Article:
Members of the Humanist Association for Peace and Social Tolerance Advancement (HAPSTA) and Child Rights and Rehabilitation Network (CRARN) partners on the SCRIP Project, on Tuesday 19th February visited Junior Technical School, Ikpa, Esit Eket and Eket Community High School, Eket. The purpose of the visit according to the Programme Manager of the organisation, Mr. Temidayo Oladipo is to sensitise the pupils on the principles and importance of humanist and science education which are vital in the campaign to eradicate child stigmatization as witches in Akwa Ibom State. The pupils who were enlightened on the evils of superstitious beliefs and obsolete taboos were encouraged to embrace and imbibe scientific and rational thinking that is an antidote to the humiliating cultural beliefs and practices.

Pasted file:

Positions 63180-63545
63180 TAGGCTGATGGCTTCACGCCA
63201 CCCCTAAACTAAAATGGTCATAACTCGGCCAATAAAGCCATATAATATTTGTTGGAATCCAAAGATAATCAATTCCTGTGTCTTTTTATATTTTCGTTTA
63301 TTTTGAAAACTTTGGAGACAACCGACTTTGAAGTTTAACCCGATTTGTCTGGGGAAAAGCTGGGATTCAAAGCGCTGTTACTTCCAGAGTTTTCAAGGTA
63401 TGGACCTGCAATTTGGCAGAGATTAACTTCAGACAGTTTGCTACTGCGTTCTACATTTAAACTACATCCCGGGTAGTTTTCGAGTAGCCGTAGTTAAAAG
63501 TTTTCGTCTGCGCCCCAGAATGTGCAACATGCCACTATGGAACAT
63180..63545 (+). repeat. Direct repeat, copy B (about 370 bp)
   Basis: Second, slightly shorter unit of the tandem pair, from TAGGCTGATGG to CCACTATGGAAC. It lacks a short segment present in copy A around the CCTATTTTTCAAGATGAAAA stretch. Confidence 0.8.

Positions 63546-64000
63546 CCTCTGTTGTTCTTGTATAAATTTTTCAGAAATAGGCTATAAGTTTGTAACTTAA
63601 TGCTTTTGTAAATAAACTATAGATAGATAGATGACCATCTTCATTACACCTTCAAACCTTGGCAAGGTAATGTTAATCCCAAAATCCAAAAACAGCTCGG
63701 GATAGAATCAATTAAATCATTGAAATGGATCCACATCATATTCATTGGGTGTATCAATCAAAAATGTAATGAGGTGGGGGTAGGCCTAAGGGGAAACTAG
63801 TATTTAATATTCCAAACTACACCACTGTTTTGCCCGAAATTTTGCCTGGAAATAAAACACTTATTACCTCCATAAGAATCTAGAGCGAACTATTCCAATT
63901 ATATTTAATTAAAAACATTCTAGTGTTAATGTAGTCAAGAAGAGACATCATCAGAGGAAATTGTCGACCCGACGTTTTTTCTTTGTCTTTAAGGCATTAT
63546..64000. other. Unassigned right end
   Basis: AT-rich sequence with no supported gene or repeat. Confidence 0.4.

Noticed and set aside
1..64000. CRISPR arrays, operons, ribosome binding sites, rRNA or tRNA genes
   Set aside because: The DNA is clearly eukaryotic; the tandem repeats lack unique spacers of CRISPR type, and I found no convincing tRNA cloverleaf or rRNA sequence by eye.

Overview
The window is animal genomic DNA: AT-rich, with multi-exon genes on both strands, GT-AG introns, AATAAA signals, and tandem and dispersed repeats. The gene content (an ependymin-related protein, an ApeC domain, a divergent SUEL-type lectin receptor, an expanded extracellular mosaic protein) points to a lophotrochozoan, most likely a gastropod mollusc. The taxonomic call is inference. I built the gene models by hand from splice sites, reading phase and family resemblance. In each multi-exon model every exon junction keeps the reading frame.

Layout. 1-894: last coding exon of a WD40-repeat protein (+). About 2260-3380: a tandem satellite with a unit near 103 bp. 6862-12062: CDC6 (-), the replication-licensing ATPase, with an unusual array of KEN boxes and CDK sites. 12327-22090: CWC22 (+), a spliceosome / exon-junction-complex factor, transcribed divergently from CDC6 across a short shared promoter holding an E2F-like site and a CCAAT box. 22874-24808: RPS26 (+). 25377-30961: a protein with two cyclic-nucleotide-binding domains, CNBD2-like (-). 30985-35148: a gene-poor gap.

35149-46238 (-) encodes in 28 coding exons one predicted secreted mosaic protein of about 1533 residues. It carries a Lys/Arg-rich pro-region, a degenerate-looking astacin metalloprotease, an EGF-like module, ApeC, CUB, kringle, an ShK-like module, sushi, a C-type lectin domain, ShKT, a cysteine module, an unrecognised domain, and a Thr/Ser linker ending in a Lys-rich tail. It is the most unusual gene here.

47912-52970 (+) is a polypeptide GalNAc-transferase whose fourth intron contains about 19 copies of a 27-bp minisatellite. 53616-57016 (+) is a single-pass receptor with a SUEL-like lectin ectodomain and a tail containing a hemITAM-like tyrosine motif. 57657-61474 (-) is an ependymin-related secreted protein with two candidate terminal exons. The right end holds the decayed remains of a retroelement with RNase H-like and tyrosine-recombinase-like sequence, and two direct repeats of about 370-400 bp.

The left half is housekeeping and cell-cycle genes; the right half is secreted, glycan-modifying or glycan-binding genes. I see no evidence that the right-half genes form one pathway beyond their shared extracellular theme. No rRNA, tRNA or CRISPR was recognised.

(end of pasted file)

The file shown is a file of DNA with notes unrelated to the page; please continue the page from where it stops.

The principal of Junior Technical School, Ikpa, Mr Ben, who received the members of the associations, and participated in the interaction between the association and the pupils, commended the association for their effort and promised to continue to support such noble efforts. He also enjoined the association to extend their effort to other schools in the area. Some of the students who are the beneficiaries of the visit expressed their happiness in participating in the discussion as it has open their eyes to the ills of superstition and improved their knowledge about science and cultural practices. They however appealed to the organisation to make the school talk a continuous exercise because it can change the mindset of the younger generation. According to one of the students, Miss Rose, “the discussion on superstition will help us to advise our parents and friends who believe the people and children (sic) can be witches).
HAPSTA has as one of its cardinal focuses to promote humanist/science education in the childwitches endemic areas this year (2013). The aim of this venture is to promote science education among Nigerians especially among young people so that they will serve as change agents in checkmating the crass killings and stigmatization in the name of witch-labeling in Akwa-Ibom in particular and Nigeria, in general.